Tag Archives: life between buildings

Idea of the Day: Brasilia Syndrome

28 Nov

Meet Danish architect and urban designer Jan Gehl. If you have about 30 minutes, he can explain why the parts of a city that look so appealing on the approach from an expressway are often so boring to be in. He calls it the Brasilia Syndrome. If you don’t have that long, it works something like this:

Around 1960, Gehl says, architects and planners began designing streets and developments as compositions of landmark buildings, or with an eye toward how they could best accommodate the movement of cars. Other uses were given little consideration, if any.

Density was moved from horizontal to vertical as free-standing towers replaced smaller buildings  placed close together. Buildings were pushed back from the street. Banks, food courts, dry cleaners and post offices were added inside so that people could go the entire day without ever being in the surrounding neighborhood.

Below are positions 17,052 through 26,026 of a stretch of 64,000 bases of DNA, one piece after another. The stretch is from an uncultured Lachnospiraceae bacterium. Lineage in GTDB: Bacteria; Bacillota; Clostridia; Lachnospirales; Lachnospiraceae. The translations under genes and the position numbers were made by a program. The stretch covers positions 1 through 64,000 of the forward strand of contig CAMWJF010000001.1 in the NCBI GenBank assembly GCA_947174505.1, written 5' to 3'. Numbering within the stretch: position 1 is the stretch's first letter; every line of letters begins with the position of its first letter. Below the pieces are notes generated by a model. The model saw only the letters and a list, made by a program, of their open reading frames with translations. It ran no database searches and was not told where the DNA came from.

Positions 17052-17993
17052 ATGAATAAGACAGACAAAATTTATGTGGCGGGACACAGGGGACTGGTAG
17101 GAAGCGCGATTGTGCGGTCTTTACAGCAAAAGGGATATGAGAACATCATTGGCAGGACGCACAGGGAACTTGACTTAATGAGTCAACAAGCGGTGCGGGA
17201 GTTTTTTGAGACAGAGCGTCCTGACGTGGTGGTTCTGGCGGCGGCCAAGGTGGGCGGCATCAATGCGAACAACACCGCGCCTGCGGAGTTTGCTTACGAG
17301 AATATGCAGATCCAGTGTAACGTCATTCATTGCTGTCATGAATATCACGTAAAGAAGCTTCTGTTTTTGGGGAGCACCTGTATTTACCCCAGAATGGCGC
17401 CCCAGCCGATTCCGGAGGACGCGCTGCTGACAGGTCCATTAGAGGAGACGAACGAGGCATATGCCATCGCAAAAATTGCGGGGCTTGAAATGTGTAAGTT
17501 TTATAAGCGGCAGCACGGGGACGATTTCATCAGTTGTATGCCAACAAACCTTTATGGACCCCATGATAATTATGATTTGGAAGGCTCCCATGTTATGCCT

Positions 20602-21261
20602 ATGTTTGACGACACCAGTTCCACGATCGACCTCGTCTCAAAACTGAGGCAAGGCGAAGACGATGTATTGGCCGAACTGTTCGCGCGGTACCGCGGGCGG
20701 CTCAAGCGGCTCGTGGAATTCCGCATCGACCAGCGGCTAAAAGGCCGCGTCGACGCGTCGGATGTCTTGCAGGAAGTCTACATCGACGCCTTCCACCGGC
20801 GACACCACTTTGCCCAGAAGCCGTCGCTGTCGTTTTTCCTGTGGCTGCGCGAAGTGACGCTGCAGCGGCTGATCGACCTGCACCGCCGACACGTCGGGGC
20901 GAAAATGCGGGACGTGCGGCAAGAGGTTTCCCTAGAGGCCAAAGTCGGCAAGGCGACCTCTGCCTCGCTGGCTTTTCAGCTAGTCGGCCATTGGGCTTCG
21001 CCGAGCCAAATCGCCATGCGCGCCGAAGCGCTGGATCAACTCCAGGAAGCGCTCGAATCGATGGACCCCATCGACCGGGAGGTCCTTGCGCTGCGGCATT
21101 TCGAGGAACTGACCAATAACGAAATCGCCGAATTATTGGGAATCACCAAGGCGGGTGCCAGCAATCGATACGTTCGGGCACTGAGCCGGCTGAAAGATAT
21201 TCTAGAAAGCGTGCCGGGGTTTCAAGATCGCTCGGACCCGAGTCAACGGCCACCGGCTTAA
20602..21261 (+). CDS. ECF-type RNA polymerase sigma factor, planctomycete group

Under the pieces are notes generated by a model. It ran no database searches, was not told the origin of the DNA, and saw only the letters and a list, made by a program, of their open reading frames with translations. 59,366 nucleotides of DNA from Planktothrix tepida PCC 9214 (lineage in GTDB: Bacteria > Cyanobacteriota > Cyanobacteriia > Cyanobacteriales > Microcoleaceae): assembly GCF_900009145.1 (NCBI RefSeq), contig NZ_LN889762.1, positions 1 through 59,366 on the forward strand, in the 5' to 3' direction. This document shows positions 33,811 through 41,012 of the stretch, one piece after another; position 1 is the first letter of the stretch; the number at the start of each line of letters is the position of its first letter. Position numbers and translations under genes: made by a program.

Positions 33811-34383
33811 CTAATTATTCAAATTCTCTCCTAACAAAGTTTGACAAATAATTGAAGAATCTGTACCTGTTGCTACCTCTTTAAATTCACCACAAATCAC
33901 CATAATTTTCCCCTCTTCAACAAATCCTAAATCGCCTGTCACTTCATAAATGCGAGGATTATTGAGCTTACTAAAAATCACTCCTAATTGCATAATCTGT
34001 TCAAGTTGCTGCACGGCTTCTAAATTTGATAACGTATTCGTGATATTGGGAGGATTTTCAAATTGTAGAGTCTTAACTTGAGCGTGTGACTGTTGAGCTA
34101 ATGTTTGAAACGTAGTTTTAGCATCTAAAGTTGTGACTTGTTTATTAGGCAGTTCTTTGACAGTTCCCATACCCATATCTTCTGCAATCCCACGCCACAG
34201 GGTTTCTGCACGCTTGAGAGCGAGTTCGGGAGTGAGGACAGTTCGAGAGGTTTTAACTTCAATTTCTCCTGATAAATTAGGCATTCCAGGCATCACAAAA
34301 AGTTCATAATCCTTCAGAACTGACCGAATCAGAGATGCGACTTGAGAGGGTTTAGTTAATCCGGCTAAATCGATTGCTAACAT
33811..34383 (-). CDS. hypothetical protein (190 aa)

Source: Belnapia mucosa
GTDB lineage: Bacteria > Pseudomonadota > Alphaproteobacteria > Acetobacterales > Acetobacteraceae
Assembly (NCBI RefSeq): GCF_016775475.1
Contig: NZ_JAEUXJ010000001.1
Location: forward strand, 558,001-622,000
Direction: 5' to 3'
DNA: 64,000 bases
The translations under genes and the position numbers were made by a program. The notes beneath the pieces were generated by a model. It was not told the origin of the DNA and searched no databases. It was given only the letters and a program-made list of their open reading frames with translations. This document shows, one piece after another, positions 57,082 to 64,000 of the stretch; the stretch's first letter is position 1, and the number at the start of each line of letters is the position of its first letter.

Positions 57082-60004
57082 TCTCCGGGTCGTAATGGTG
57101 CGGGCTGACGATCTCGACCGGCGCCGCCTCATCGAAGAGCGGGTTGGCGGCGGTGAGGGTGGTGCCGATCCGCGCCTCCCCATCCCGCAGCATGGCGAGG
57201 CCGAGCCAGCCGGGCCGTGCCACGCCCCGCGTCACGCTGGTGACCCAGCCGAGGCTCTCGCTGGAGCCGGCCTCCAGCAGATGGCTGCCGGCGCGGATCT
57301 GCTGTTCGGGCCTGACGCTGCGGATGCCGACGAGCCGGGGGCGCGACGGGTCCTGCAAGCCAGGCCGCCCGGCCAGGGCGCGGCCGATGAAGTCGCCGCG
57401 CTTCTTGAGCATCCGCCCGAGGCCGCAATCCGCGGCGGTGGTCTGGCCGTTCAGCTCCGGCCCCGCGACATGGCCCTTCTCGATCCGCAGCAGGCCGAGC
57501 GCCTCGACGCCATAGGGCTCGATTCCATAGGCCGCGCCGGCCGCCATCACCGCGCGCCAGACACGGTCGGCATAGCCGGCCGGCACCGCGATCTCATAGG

Planning cities “to make cars happy,” as Gehl describes it, resulted in a landscape meant to be viewed at about 40 miles per hour (think of an office park or strip mall – large signs, little detail, buildings seen best from a distance) instead of a pedestrian’s pace of around 3 miles per hour.

In extreme cases this type of planning produced the “helicopter urbanism” of cities planned entirely from the air, like Brasilia, or more recently, Dubai.

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